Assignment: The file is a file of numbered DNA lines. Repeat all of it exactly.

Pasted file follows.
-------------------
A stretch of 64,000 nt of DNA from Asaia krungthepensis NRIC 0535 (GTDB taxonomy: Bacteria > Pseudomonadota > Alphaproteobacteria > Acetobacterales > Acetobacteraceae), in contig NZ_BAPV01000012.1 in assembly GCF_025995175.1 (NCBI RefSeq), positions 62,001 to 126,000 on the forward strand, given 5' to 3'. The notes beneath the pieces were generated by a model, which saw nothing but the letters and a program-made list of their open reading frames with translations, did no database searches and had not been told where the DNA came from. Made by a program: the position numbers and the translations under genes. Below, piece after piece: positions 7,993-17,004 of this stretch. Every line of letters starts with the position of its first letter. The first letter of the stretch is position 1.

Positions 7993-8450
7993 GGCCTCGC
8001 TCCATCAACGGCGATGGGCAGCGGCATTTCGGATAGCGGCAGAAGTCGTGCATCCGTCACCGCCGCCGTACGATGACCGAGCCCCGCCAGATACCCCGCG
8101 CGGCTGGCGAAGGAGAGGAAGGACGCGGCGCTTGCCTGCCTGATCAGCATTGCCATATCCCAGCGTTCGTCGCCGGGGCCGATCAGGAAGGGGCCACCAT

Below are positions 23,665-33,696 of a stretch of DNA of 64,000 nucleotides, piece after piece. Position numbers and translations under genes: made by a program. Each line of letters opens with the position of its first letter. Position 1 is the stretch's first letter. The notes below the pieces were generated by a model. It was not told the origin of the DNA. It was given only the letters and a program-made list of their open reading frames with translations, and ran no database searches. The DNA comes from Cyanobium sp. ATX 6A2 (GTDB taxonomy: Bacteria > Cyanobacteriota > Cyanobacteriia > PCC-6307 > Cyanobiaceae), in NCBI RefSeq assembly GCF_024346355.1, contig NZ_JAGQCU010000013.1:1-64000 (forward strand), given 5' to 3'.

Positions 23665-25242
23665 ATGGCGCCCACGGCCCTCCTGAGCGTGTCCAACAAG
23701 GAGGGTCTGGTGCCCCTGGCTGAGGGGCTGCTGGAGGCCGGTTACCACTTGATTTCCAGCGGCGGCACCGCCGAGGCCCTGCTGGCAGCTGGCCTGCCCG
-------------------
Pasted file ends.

A stretch of 64,000 nt of DNA from Asaia krungthepensis NRIC 0535 (GTDB taxonomy: Bacteria > Pseudomonadota > Alphaproteobacteria > Acetobacterales > Acetobacteraceae), in contig NZ_BAPV01000012.1 in assembly GCF_025995175.1 (NCBI RefSeq), positions 62,001 to 126,000 on the forward strand, given 5' to 3'. The notes beneath the pieces were generated by a model, which saw nothing but the letters and a program-made list of their open reading frames with translations, did no database searches and had not been told where the DNA came from. Made by a program: the position numbers and the translations under genes. Below, piece after piece: positions 7,993-17,004 of this stretch. Every line of letters starts with the position of its first letter. The first letter of the stretch is position 1.

Positions 7993-8450
7993 GGCCTCGC
8001 TCCATCAACGGCGATGGGCAGCGGCATTTCGGATAGCGGCAGAAGTCGTGCATCCGTCACCGCCGCCGTACGATGACCGAGCCCCGCCAGATACCCCGCG
8101 CGGCTGGCGAAGGAGAGGAAGGACGCGGCGCTTGCCTGCCTGATCAGCATTGCCATATCCCAGCGTTCGTCGCCGGGGCCGATCAGGAAGGGGCCACCAT

Below are positions 23,665-33,696 of a stretch of DNA of 64,000 nucleotides, piece after piece. Position numbers and translations under genes: made by a program. Each line of letters opens with the position of its first letter. Position 1 is the stretch's first letter. The notes below the pieces were generated by a model. It was not told the origin of the DNA. It was given only the letters and a program-made list of their open reading frames with translations, and ran no database searches. The DNA comes from Cyanobium sp. ATX 6A2 (GTDB taxonomy: Bacteria > Cyanobacteriota > Cyanobacteriia > PCC-6307 > Cyanobiaceae), in NCBI RefSeq assembly GCF_024346355.1, contig NZ_JAGQCU010000013.1:1-64000 (forward strand), given 5' to 3'.

Positions 23665-25242
23665 ATGGCGCCCACGGCCCTCCTGAGCGTGTCCAACAAG
23701 GAGGGTCTGGTGCCCCTGGCTGAGGGGCTGCTGGAGGCCGGTTACCACTTGATTTCCAGCGGCGGCACCGCCGAGGCCCTGCTGGCAGCTGGCCTGCCCG